Analysis and Interpretation of Early Stage Creep Crack Growth Behaviour in Type 316H Stainless Steel

Lead Research Organisation: Imperial College London
Department Name: Dept of Mechanical Engineering


1.1.1 Project Summary
The current fleet of Advanced Gas Cooled Reactors (AGRs) in the UK is reaching the end of its planned service life. However, plant life extension (PLEX) is highly desirable both from an economic and environmental perspective as nuclear plants have the potential to generate large amounts of emissions free power, and it is unlikely that new build stations will be able to match the current generation capacity in the near future. This life extension is possible on the condition that the continued operation is proved to be safe.
Part of the analysis contributing to PLEX is determination of the damage caused by reheat cracking in high temperature AGR plant such as boiler tubes and headers which is made of 316H austenitic stainless steel. This type of cracking is driven by residual stresses as a result of welds which cause the material to creep and eventually crack. The crack growth is predicted through laboratory Creep Crack Growth (CCG) tests, predominantly on Compact Tension specimens. Currently there is a relatively good understanding of the behaviour of CCG in these tests once the crack is fully formed, but much less is known about the initiation stage of the crack. Early stage crack growth data from laboratory tests is either disregarded or likely misinterpreted, meaning that the initiation of a crack is not fully determined. Therefore neither initiation nor early stage growth is accurately characterised.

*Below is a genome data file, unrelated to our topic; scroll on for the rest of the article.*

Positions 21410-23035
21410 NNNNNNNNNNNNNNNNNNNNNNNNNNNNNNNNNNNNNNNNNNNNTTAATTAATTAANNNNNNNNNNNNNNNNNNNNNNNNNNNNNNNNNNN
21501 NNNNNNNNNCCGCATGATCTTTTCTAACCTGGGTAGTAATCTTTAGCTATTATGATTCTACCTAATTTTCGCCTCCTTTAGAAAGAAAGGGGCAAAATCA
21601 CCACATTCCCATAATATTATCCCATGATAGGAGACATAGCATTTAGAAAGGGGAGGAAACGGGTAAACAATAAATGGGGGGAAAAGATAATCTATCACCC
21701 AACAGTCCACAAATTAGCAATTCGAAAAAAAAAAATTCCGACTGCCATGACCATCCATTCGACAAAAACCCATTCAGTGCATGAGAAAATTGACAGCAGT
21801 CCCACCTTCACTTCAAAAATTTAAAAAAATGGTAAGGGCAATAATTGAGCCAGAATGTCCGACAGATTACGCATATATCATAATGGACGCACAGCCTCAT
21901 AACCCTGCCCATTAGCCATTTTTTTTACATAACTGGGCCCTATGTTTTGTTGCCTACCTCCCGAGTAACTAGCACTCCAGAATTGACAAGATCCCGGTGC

Aims and Objectives

The main aim of this PhD is to further understand the early stages of creep crack growth and to attempt to correlate it with a fracture mechanics parameter, either C* or Ct. The objectives set out in order to achieve this are:
Accumulate and analyse further experimental CCG data. Tests make use of the Potential Drop (PD) technique for measurement of crack growth. Newly developed hardware which minimises noise will be used in these tests, and the data will be analysed using modified methods which should improve detection of crack initiation. Digital Image Correlation (DIC) will also be used to analyse strain fields.
Improve experimental estimate of C* using deflection partitioning of load line response. Experimental determination of C* depends on the load line displacement (LLD) rate due to creep. Partitioning the load line response using uniaxial tensile data in Finite Element Analysis (FEA) as opposed to Ramberg Osgood parameters can improve the accuracy of the creep contribution, leading to better estimates of C*.
Characterisation of creep and plasticity interdependency. Although deflection partitioning assumes that deformation due to creep and plasticity are independent of each other, one inevitably affects the behaviour of the other. As such it is necessary to determine to what extent creep deformation affects plasticity and vice versa.
Determine whether crack tip parameter such as C* or Ct characterises initiation and early stage growth. Subsequently develop comprehensive methodology to describe initiation and early stage crack growth in 316H at 550degreesC incorporating combined findings from above three tasks.


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Studentship Projects

Project Reference Relationship Related To Start End Student Name
EP/N509486/1 01/10/2016 30/09/2021
2067508 Studentship EP/N509486/1 21/10/2017 20/04/2021 Michael Jones